Labour has confirmed it will offer the so-called 'baby bonus' and 26 weeks paid parental leave again in the 2017 campaign.
Labour's health spokeswoman Annette King said at the party's annual conference that the 'Best Start' policy which targets children under three had been reaffirmed by the party.
That package was announced at Labour's campaign launch in 2014 and included a near universal payment $60 weekly payment to parents of newborn children until the child turned one.
Lower income parents would get the payment for up to three years but it would not be paid to those on paid parental leave or who earned more than $150,000.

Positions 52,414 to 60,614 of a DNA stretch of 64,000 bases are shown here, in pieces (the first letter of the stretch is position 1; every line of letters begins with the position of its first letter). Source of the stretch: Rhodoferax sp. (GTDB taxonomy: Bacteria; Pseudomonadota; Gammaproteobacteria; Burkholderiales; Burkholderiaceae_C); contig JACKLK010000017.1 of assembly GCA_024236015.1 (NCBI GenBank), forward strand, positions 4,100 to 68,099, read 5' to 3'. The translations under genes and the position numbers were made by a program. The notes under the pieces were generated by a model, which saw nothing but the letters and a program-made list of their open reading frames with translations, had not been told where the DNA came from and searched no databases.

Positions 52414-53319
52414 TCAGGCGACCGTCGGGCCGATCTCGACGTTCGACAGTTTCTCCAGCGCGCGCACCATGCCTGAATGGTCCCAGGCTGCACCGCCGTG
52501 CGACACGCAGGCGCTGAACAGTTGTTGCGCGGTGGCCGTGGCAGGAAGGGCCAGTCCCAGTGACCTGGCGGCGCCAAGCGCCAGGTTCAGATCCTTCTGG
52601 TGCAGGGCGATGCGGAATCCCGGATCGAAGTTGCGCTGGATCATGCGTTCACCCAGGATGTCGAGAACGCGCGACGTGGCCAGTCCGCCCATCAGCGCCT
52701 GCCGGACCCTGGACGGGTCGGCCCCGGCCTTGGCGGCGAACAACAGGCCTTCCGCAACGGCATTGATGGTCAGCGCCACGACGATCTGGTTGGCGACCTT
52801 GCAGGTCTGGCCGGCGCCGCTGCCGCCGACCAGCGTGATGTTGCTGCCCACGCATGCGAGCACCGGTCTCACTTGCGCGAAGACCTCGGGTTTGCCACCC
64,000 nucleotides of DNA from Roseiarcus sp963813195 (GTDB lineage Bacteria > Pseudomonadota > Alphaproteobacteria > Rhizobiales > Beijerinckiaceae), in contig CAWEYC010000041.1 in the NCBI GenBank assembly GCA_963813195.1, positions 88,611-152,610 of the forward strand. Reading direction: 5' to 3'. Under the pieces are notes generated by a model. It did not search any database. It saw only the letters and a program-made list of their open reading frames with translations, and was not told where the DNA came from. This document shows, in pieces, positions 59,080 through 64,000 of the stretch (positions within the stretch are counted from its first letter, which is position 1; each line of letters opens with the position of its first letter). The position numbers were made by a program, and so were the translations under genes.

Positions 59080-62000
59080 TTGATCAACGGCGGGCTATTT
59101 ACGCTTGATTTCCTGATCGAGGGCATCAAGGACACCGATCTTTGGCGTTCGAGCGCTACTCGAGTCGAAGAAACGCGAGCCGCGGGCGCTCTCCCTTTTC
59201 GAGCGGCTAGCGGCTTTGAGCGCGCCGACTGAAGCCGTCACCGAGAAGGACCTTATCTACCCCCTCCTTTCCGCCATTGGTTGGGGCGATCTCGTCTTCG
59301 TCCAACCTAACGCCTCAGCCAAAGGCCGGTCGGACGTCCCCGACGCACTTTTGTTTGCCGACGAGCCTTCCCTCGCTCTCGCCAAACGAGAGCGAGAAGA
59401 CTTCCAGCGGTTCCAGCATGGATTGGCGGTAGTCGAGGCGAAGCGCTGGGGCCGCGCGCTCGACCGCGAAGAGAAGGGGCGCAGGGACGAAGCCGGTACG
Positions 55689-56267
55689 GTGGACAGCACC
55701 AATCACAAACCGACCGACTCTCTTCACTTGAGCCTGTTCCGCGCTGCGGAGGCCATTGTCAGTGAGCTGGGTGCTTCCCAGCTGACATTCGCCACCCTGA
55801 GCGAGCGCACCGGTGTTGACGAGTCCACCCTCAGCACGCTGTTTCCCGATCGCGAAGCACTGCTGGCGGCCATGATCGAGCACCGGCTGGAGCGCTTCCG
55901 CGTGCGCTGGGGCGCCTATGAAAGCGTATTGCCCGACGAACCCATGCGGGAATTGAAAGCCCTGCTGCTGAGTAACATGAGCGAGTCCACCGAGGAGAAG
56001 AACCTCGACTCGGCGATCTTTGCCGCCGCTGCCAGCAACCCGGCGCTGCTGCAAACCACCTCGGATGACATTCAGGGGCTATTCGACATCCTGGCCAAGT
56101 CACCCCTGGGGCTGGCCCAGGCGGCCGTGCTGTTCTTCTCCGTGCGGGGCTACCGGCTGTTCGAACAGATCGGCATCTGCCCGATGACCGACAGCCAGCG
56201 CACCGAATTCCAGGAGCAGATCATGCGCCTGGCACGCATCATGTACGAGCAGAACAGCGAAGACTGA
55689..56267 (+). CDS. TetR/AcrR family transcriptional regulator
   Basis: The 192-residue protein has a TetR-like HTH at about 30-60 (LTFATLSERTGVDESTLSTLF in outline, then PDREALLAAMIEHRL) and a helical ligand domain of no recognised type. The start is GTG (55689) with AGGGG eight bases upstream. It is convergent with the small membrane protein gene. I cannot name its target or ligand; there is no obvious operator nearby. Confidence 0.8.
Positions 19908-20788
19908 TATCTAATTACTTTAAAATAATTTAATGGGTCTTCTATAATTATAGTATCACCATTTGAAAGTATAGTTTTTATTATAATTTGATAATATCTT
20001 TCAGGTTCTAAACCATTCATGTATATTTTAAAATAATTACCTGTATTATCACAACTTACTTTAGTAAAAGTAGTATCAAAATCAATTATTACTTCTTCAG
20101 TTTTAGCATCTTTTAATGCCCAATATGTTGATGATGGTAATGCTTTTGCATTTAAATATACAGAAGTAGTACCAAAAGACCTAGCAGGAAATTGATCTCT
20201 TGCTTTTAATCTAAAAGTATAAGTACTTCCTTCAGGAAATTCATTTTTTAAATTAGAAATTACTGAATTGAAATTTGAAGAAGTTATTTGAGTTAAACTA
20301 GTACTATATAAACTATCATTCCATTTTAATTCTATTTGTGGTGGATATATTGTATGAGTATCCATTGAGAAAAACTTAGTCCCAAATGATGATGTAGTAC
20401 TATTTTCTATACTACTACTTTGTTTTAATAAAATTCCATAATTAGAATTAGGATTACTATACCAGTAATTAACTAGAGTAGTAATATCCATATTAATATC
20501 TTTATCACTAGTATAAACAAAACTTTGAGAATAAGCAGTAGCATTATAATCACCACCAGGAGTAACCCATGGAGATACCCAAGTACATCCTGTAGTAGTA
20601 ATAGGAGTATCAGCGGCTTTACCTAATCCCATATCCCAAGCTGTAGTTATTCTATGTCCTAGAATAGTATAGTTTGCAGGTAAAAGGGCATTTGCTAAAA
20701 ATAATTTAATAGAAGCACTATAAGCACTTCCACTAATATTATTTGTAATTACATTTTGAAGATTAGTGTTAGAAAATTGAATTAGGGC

Labour's childrens spokeswoman Jacinda Ardern hinted Labour could extend its policy package further, saying the decision to keep Best Start for 2017 meant it was the minimum Labour would offer.
"The basic principles of Best Start were an acknowledgement that the early years are incredibly important and we wanted to make sure we weighted some of the support for families into those early years.
"Particularly 0-3 is when families really struggle with the transition of a family but are also less likely to be able to be in work."
The policy package also included 26 weeks paid parental leave, free antenatal classes for all first time mothers, and extending early childhood education subsidies from 20 free hours a week to 25 hours.
In 2014 the package was costed at $147 million in its first year rising to $528 million by 2018/19. The child payments were costed at $151 million in the first full year they apply of 2016/17, rising to $272 million by 2018/19.